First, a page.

With the government now actively considering how the country can return to work, this is an excellent time to think about the impact on your business, in particular your employment terms. This is especially so if you have furloughed any part of your workforce. It’s also a great time to get a key part of your backyard tidied up in readiness for the opportunities that lie ahead.
The furlough scheme is unprecedented and is unlikely to be catered for in typical employment contracts. Both the laying off and the eventual return to work are activities that are unlikely to be fully covered by existing clauses. Whilst most people will not be looking at their contracts right now, bear in mind that friction could arise when it comes to the end of furloughing if returning staff are to work in a different way, or indeed are to be made redundant. There are lots of points to think about.
First, redundancy. The rules on redundancy will not have changed due to furloughing, so if the normal criteria is met, namely a need for fewer staff to carry out work of a particular type, a genuine redundancy situation may exist. However, consideration needs to be given to the process, for example consultation and creation of fair selection criteria. The process should be followed carefully with records retained in particular addressing the reason for the selection of an individual given that a common complaint may be “why have I been selected for redundancy and not him/her”. Remember that redundancy relates to the cessation of need for the work position, not the individual, and questions surrounding selection of individuals working in the same work position should be based on a number of factors including skills and experience.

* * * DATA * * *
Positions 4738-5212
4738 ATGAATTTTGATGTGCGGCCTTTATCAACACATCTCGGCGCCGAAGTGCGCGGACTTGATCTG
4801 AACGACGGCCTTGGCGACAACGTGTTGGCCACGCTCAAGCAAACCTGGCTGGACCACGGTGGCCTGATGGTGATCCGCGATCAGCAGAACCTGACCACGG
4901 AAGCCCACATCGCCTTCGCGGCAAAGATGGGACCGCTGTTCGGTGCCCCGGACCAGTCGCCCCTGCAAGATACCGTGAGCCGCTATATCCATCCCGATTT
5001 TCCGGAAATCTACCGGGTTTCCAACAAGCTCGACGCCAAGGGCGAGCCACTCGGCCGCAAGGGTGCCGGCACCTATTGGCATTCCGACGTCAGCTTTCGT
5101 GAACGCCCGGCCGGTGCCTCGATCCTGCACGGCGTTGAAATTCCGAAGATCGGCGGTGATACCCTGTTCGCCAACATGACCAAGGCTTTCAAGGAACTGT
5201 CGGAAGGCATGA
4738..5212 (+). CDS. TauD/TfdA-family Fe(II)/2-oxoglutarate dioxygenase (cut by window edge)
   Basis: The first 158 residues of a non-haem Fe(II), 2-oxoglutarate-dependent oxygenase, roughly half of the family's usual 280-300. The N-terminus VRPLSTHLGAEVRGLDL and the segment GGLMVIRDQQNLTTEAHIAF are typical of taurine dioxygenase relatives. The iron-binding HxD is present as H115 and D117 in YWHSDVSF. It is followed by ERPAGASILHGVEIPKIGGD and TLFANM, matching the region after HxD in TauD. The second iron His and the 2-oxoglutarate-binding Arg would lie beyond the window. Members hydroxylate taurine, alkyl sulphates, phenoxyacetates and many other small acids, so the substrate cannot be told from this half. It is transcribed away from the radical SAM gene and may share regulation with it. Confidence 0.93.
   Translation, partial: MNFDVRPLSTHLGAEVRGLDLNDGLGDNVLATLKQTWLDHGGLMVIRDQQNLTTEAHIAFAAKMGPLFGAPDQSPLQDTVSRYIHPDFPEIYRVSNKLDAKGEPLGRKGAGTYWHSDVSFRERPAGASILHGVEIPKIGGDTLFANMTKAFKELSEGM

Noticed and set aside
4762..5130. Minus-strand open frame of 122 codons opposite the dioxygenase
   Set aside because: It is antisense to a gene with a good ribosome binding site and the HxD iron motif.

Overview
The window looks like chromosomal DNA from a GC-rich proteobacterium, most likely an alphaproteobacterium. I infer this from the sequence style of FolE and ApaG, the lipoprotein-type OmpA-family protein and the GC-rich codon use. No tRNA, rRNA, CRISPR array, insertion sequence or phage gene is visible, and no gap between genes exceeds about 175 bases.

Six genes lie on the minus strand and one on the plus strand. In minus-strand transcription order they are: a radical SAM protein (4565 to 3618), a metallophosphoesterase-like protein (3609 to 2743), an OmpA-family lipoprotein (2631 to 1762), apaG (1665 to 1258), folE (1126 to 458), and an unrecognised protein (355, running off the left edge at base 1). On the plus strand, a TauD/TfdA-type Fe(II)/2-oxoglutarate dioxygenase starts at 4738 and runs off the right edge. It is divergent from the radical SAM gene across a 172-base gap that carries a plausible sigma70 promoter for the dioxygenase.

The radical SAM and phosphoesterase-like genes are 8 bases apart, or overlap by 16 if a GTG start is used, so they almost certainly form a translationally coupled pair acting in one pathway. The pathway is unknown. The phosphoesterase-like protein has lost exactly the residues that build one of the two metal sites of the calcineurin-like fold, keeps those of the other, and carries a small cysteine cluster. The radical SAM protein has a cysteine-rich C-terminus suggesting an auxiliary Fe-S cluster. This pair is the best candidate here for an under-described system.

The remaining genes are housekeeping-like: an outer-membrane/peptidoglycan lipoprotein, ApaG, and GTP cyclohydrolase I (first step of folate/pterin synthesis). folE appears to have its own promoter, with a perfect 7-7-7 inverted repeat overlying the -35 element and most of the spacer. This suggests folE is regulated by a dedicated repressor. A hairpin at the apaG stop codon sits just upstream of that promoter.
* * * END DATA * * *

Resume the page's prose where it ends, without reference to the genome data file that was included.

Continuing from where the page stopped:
Second, furloughing. The furlough scheme was timely as it saved some staff overhead for employers whilst profits plummeted. However, the whole lockdown experience has been a shock for most of us and some businesses, in making decisions to furlough quickly, may not have checked to ensure their contracts don’t contain conflicting clauses.
The scheme ultimately requires the employee to agree to be furloughed. In many cases this meant that employees faced reduced pay rates (equivalent to the furlough grant amount) and at the same time were required to stop working. Unless the employment contract allowed for reductions in pay of this kind (reducing pay can amount to wrongful or unfair dismissal), and temporary layoff (most employment contracts impliedly or expressly require the employer to provide work), the act of furloughing may have resulted in a breach of the employment contract by the employer. Both issues should ideally be addressed as an agreed variation to the employment contract.
This is particularly relevant given that in the early days of furloughing the government guidance did not specify that the worker should agree to the furlough. However agreement is important, and is now a requirement of the furloughing, but early furlough adopters may have missed this as well as the need for contract variation. One hopes that furloughed workers will accept the spirit of furloughing and not make any fuss, but to ensure there is no issue leading to a claim (which hopefully an Employment Tribunal will give short shrift to, but the law is the law) a suitable variation of contract should be concluded swiftly. Ideally this would be whilst the furloughing is still underway bearing in mind the entire scheme is voluntary for employers, and the point of greatest risk, the return to work, has not yet been reached.